On the last fold, roll out to 3/4" thickness.
(look at all those sexy layers!)

Congratulations, young one. You now know Kung Fu.

By the way, it would be wise, young grasshopper, to cut what you think you'll need from today's batch, and carefully freeze the rest. Layer with wax paper between sections, and seal in freezer bag.

You're probably gonna wanna do this with it:

WARNING FROM MASTER PJF: I am calling this Kung Fu because it is high carb and high fat (a lethal combination). Please bake responsibly! <3

You may now bow to the master.

PJF Pilgrim Pumpkin Pie

Thursday, November 17, 2011

This time of year is full of the crisp scent of fall, warm goodies baking, and nog being swilled. It makes you want to have some pumpkin pie (unless you're like me & the only pumpkin-y thing you like is pumpkin chocolate chip cookies!). But first, A HISTORY LESSON! (Cuz I love history, especially when it comes to my New England heritage).

Early American settlers of Plimoth Plantation (which I've been to, and it's totally awesome. Make a point of visiting, mmmkay?), the first permanent European settlement in southern New England, might have made pumpkin pies (of sorts) by making stewed pumpkins or by filling a hollowed out shell with milk, honey and spices, and then baking it in hot ashes. An actual present-day pumpkin pie with crust is a myth, as ovens to bake pies were not available in the colony at that stage.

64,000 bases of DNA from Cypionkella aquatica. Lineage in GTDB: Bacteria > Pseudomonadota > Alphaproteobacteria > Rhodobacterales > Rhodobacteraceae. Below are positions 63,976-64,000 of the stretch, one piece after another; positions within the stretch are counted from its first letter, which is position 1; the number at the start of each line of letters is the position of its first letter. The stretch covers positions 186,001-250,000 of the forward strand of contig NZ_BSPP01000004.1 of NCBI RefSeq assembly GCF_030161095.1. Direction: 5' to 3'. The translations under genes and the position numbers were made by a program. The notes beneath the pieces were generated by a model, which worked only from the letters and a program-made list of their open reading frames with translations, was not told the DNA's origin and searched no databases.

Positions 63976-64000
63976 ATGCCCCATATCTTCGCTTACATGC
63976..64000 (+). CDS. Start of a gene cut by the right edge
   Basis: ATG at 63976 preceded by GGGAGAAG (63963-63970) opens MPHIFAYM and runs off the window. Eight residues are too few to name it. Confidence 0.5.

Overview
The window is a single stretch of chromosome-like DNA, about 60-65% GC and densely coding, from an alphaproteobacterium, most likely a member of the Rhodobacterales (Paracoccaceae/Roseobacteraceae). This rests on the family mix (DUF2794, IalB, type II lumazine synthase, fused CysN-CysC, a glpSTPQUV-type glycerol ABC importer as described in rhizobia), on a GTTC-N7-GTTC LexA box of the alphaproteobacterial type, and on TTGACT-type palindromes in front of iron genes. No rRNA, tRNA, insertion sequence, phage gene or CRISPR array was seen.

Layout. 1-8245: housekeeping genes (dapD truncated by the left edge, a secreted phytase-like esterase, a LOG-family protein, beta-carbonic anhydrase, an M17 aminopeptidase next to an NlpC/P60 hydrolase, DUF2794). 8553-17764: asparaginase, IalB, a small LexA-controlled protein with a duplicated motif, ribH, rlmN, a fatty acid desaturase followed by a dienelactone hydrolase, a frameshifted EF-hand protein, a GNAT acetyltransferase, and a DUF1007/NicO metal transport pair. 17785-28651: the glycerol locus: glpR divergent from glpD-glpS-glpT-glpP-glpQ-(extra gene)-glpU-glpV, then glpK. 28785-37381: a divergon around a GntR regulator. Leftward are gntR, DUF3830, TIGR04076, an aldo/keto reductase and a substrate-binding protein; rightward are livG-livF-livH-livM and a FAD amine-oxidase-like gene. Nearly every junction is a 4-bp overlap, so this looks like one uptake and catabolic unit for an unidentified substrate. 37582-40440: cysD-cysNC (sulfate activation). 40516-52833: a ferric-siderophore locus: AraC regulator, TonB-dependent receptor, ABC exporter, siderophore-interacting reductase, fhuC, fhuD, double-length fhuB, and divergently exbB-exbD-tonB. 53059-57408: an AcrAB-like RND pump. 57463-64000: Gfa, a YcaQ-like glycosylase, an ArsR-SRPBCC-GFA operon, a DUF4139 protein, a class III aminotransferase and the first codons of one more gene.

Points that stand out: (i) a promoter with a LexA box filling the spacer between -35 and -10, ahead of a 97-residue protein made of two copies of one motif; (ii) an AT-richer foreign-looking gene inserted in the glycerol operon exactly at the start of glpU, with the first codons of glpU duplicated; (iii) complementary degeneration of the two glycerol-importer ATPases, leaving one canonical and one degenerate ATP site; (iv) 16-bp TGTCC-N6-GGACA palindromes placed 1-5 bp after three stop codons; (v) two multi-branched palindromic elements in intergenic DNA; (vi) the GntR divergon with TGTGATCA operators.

Northeastern Native American tribes grew squash and pumpkins. They roasted or boiled them for eating. Historians think that the settlers were not very impressed by the Indians’ squash and/or pumpkins until they had to survive their first harsh winter when about half of the settlers died from scurvy and exposure. The Native Americans brought pumpkins as gifts to the first settlers, and taught them the many used for the pumpkin. This is what developed into pumpkin pie about 50 years after the first Thanksgiving in America.

The early settlers of Plimoth Plantation brought English cookery and possibly some English cookbooks with them to the new world. The present day historians of Plimoth Plantation don't really know what cookbooks, if any, were owned by the 17th century settlers.
--From The History of Pumpkin Pie.